At Ossossané, a few miles distant, the people, in a frenzy of terror, accepted the conditions, and promised to renounce their superstitions and reform their manners. It was a labor of Hercules, a cleansing of Augean stables; but the scared savages were ready to make any promise that might stay the pestilence. One of their principal sorcerers proclaimed in a loud voice through the streets of the town, that the God of the French was their master, and that thenceforth all must live according to His will. "What consolation," exclaims Le Mercier, "to see God glorified by the lips of an imp of Satan!" [Le Mercier, Relation des Hurons, 1637, 127, 128 (Cramoisy). ]

Their joy was short. The proclamation was on the twelfth of December. On the twenty-first, a noted sorcerer came to Ossossané. He was of a dwarfish, hump-backed figure,--most rare among this symmetrical people,--with a vicious face, and a dress consisting of a torn and shabby robe of beaver-skin. Scarcely had he arrived, when, with ten or twelve other savages, he ensconced himself in a kennel of bark made for the occasion. In the midst were placed several stones, heated red-hot. On these the sorcerer threw tobacco, producing a stifling fumigation; in the midst of which, for a full half-hour, he sang, at the top of his throat, those boastful, yet meaningless, rhapsodies of which Indian magical songs are composed. Then came a grand "medicine-feast"; and the disappointed Jesuits saw plainly that the objects of their spiritual care, unwilling to throw away any chance of cure, were bent on invoking aid from God and the Devil at once.

The hump-backed sorcerer became a thorn in the side of the Fathers, who more than half believed his own account of his origin. He was, he said, not a man, but an okies,--a spirit, or, as the priests rendered it, a demon,--and had dwelt with other okies under the earth, when the whim seized him to become a man. Therefore he ascended to the upper world, in company with a female spirit. They hid beside a path, and, when they saw a woman passing, they entered her womb. After a time they were born, but not until the male oki had quarrelled with and strangled his female companion, who came dead into the world. [Le Mercier, Relation des Huron, 1637, 72 (Cramoisy). This "petit sorcier" is often mentioned elsewhere. ] The character of the sorcerer seems to have comported reasonably well with this story of his origin. He pretended to have an absolute control over the pestilence, and his prescriptions were scrupulously followed.

He had several conspicuous rivals, besides a host of humbler competitors. One of these magician-doctors, who was nearly blind, made for himself a kennel at the end of his house, where he fasted for seven days. [See Introduction.] On the sixth day the spirits appeared, and, among other revelations, told him that the disease could be frightened away by means of images of straw, like scarecrows, placed on the tops of the houses. Within forty-eight hours after this announcement, the roofs of Onnentisati and the neighboring villages were covered with an army of these effigies. The Indians tried to persuade the Jesuits to put them on the mission-house; but the priests replied, that the cross before their door was a better protector; and, for further security, they set another on their roof, declaring that they would rely on it to save them from infection. ["Qu'en vertu de ce signe nous ne redoutions point les demons, et esperions que Dieu preserueroit nostre petite maison de cette maladie contagieuse."--Le Mercier, Relation des Hurons, 1637, 150.] The Indians, on their part, anxious that their scarecrows should do their office well, addressed them in loud harangues and burned offerings of tobacco to them. [Ibid., 157.]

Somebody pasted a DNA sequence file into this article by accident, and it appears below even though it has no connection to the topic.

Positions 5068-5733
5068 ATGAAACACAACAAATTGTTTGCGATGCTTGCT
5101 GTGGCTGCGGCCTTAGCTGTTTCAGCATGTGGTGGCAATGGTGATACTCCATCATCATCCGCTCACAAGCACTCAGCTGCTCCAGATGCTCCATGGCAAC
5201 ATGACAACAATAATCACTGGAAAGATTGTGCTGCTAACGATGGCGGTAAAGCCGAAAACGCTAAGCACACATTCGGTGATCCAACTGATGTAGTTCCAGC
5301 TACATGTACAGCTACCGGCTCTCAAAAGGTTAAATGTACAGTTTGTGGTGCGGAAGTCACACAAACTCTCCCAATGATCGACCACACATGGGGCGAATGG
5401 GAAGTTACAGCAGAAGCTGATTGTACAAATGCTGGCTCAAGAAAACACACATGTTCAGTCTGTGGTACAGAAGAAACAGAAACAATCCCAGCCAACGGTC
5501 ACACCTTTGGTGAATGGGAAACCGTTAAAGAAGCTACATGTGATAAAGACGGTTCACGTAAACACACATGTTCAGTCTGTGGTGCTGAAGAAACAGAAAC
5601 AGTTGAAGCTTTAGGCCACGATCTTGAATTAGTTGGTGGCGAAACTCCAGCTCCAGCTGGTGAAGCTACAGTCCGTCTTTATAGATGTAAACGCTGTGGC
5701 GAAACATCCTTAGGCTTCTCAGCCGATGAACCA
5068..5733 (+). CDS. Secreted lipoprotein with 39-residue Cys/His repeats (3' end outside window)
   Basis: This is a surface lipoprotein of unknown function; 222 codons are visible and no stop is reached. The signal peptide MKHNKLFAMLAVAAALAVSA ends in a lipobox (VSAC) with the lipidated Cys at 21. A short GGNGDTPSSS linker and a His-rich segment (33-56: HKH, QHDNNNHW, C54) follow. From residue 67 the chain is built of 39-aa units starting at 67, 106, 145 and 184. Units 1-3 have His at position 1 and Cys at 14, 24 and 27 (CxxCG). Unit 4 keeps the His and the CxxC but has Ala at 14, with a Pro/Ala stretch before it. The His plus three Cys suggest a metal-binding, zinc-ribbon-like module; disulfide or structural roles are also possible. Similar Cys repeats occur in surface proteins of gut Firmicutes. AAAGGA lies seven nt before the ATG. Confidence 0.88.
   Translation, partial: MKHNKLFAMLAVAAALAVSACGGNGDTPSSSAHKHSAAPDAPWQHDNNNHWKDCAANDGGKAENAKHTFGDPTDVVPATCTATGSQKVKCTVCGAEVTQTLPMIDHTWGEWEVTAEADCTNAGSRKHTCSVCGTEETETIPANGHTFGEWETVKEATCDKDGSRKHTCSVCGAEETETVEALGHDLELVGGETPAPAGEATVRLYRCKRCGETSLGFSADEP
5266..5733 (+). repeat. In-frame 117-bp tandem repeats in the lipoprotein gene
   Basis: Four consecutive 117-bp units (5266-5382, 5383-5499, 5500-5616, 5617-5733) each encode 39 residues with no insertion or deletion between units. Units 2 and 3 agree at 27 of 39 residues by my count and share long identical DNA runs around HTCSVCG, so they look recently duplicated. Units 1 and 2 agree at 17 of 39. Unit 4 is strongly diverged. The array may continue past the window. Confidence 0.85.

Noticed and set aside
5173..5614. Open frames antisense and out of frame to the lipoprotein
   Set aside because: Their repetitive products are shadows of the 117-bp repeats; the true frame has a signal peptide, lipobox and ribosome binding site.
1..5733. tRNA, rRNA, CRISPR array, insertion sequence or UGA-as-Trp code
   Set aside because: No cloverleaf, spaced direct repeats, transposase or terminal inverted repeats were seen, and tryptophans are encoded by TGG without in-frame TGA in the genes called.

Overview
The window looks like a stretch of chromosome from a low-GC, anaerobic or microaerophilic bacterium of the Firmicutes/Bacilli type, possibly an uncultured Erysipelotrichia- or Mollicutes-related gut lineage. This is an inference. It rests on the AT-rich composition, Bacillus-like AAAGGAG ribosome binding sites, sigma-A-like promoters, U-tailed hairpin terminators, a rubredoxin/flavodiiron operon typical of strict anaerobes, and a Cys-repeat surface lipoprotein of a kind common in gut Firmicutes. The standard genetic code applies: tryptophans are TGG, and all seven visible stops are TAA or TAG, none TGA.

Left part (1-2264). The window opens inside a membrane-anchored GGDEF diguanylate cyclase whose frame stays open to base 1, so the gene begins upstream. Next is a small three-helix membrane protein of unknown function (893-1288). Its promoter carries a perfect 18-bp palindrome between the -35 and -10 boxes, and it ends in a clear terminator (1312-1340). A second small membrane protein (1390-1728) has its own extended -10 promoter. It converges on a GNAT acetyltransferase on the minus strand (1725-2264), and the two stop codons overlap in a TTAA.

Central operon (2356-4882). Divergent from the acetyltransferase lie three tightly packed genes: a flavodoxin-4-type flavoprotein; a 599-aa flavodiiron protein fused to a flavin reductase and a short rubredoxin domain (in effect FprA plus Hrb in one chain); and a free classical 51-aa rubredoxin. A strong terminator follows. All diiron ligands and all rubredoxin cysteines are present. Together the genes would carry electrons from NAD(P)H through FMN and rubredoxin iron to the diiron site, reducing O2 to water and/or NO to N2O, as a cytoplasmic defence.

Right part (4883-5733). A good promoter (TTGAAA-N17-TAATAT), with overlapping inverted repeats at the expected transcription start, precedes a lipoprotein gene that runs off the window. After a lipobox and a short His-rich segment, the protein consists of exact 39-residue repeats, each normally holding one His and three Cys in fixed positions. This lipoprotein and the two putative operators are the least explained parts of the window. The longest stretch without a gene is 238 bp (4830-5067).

There was another sorcerer, whose medical practice was so extensive, that, unable to attend to all his patients, he sent substitutes to the surrounding towns, first imparting to them his own mysterious power. One of these deputies came to Ossossané while the priests were there. The principal house was thronged with expectant savages, anxiously waiting his arrival. A chief carried before him a kettle of mystic water, with which the envoy sprinkled the company,2 at the same time fanning them with the wing of a wild turkey. Then came a grand medicine-feast, followed by a medicine-dance of women.

Opinion was divided as to the nature of the pest; but the greater number were agreed that it was a malignant oki, who came from Lake Huron.3 As it was of the last moment to conciliate or frighten him, no means to these ends were neglected. Feasts were held for him, at which, to do him honor, each guest gorged himself like a vulture. A mystic fraternity danced with firebrands in their mouths; while other dancers wore masks, and pretended to be hump-backed. Tobacco was burned to the Demon of the Pest, no less than to the scarecrows which were to frighten him. A chief climbed to the roof of a house, and shouted to the invisible monster, "If you want flesh, go to our enemies, go to the Iroquois!"--while, to add terror to persuasion, the crowd in the dwelling below yelled with all the force of their lungs, and beat furiously with sticks on the walls of bark.

Besides these public efforts to stay the pestilence, the sufferers, each for himself, had their own methods of cure, dictated by dreams or prescribed by established usage. Thus two of the priests, entering a house, saw a sick man crouched in a corner, while near him sat three friends. Before each of these was placed a huge portion of food,--enough, the witness declares, for four,--and though all were gorged to suffocation, with starting eyeballs and distended veins, they still held staunchly to their task, resolved at all costs to devour the whole, in order to cure the patient, who meanwhile ceased not in feeble tones, to praise their exertions, and implore them to persevere.

["En fin il leur fallut rendre gorge, ce qu'ils firent à diuerses reprises, ne laissants pas pour cela de continuer à vuider leur plat."--Le Mercier, Relation des Hurons, 1637, 142.--This beastly superstition exists in some tribes at the present day. A kindred superstition once fell under the writer's notice, in the case of a wounded Indian, who begged of every one he met to drink a large bowl of water, in order that he, the Indian, might be cured.]